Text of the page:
Last Thursday, I attended SwitchPitch, hosted by start-up hub 1776 at their unfinished 12th floor office space on 15th Street in the District. The event’s premise turns the traditional start-up pitch gathering on its head. Instead of entrepreneurs pitching groups of venture capitalists for funding, local companies like Motley Fool and LivingSocial pitched projects to qualified treps who are more than capable of getting the work done.
Not only was it fun to get better acquainted with the DC tech scene and infiltrate all-male clusters of entrepreneurs networking and flexing their self-employment prowess, but I enjoyed hearing America Online co-founder and former CEO/chairman Steve Case’s keynote moderated by serial entrepreneur and SwitchPitch brain-father Michael Goldstein.
Sitting smack dab in the middle of DC’s startup movement, (Mayor Vincent Gray told us that there are 420 startups in the city of DC alone.) made me realize two things.
One, large companies—much like the small to midsized communications firms aiellejai talks about in our latest white paper Blindsided!—know that they need the right talent to drive the innovation that’s crucial to these companies’ survival. And when these companies can’t identify that talent in-house, they begin to look for smaller companies to acquire that already have this talent in place. Though entrepreneurs shouldn’t build companies with the sole purpose of selling out big-time to titans like Google, (Steve actually said he prefers to invest in “built to last companies,” not “built to flip.”) large companies are definitely on the lookout for smaller companies with insanely smart staffs/leaders and viable products that can augment large companies’ offerings.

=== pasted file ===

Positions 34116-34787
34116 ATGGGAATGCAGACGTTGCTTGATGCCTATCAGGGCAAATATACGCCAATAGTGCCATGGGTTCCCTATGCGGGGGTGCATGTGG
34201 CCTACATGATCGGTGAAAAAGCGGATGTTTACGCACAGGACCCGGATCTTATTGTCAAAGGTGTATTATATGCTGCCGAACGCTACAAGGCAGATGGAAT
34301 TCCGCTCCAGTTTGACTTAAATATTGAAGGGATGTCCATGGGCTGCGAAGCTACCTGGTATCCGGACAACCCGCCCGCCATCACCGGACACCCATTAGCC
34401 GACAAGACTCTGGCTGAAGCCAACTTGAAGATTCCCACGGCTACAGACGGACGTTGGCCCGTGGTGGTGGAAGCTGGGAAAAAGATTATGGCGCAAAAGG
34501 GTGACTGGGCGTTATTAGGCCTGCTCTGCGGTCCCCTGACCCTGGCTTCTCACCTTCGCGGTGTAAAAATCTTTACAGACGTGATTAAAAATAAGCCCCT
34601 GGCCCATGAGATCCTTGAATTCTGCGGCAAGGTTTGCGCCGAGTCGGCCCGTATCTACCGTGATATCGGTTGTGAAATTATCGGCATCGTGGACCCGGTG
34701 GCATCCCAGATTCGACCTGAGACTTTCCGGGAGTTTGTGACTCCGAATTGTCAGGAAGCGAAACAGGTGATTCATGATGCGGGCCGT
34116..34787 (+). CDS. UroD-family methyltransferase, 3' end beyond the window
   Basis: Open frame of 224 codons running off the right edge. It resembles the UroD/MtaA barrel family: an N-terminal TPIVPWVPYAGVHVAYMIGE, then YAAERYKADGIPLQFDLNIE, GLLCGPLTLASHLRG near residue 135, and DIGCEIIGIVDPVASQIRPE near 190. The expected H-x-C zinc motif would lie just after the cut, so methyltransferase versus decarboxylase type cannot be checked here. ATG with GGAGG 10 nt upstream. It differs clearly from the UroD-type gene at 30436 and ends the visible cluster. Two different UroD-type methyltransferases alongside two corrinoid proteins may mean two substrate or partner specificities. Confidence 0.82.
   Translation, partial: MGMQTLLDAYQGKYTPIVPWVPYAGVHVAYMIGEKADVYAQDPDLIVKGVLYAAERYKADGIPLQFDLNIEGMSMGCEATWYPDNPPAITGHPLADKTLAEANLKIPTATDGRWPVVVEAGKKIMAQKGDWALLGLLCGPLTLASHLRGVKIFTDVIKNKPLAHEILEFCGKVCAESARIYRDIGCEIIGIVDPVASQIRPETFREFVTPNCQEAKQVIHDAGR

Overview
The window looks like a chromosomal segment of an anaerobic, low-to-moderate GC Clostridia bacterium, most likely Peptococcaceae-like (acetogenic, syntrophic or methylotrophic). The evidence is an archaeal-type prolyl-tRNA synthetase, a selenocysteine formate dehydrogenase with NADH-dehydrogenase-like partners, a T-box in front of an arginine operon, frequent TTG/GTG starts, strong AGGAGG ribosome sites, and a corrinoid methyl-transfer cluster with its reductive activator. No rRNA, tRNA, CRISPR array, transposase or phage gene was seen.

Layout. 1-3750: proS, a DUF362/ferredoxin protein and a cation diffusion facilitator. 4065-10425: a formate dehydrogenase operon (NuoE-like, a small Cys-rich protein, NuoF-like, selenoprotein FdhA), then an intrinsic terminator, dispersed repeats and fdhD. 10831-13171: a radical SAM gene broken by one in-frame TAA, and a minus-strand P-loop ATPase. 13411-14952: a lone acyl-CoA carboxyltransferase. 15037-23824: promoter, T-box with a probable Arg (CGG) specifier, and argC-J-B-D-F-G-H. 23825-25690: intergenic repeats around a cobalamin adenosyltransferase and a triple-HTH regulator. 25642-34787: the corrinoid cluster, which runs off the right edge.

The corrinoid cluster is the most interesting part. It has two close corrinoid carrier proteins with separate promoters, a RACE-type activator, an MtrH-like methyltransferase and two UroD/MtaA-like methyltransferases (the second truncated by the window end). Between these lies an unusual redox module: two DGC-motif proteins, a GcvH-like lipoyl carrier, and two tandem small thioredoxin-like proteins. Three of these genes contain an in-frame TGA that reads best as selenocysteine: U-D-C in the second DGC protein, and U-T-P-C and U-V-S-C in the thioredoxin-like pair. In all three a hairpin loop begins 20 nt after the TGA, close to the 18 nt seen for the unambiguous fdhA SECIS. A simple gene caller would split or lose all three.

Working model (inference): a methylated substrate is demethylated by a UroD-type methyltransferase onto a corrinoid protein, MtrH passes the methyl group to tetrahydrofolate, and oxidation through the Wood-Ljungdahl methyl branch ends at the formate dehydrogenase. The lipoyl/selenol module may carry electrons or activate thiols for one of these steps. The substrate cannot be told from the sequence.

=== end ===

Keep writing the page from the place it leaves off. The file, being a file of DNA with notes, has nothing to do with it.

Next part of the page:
Two, a few hundred attendees at the SwitchPitch event and the Startup America frenzy slowly blanketing the nation are both evidence that people are convinced that running a company is sexy and relatively doable. But it was refreshing to hear Steve tell a different story about his beginnings with AOL. He explained that while everyone saw the company as an overnight success, the company as a whole had been grinding away in anonymity for 10 years.
As a trep (I picked that term up from other articles and blog posts. I’m trying it out for the first time here.) who has been in the game for a minute, I know it’s important to tell newer treps that this game is often lonely, thankless and the furthest thing from sexy imaginable. Of course, that statement will probably prompt new entrepreneurs to ask me, “Well, why do you do it?”
My answer? Because the nagging allure of making a greater impact—and a larger return on my skill set—outside of the 9-5 world just won’t leave me alone.
Seasoned entrepreneurs, what’s your answer?
Photo credit: @startupamerica
Read Blindsided! Why the rapid pace of social media communication and measurement is leaving PR agencies behind
In his Forbes.com article, “PR Agencies’ Lost Year?”, Peter Himler of Flatiron Communications makes the argument that while PR agencies are fixated on the obvious rise of mobile technology and the visual web, they’re missing real opportunities to use creative hybrids of earned, paid and owned media tactics to broadcast client messages to already overloaded audiences. Himler’s article prompted aiellejai to produce this white paper. In it, we explore why the PR industry was blindsided by the emergence of new technology and the choices these professionals will have to make internally and externally to remain valuable players in the midst of the new accelerated pace of communication.